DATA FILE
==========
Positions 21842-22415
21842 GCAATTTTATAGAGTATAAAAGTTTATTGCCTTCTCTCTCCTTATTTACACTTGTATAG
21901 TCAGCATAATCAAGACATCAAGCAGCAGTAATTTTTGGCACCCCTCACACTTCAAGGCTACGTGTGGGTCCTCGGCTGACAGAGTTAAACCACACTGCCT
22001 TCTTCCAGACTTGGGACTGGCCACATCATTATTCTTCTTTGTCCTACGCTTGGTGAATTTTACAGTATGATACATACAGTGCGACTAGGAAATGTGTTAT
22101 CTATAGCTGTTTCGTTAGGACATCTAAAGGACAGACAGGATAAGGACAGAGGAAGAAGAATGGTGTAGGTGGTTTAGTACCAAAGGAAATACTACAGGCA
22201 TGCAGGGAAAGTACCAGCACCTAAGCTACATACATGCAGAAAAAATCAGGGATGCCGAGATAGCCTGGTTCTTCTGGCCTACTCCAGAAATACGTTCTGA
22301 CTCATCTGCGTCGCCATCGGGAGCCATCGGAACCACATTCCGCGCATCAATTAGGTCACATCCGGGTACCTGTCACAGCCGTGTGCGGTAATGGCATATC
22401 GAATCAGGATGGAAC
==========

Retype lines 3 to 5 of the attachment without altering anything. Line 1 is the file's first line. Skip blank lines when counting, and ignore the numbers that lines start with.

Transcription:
21901 TCAGCATAATCAAGACATCAAGCAGCAGTAATTTTTGGCACCCCTCACACTTCAAGGCTACGTGTGGGTCCTCGGCTGACAGAGTTAAACCACACTGCCT
22001 TCTTCCAGACTTGGGACTGGCCACATCATTATTCTTCTTTGTCCTACGCTTGGTGAATTTTACAGTATGATACATACAGTGCGACTAGGAAATGTGTTAT
22101 CTATAGCTGTTTCGTTAGGACATCTAAAGGACAGACAGGATAAGGACAGAGGAAGAAGAATGGTGTAGGTGGTTTAGTACCAAAGGAAATACTACAGGCA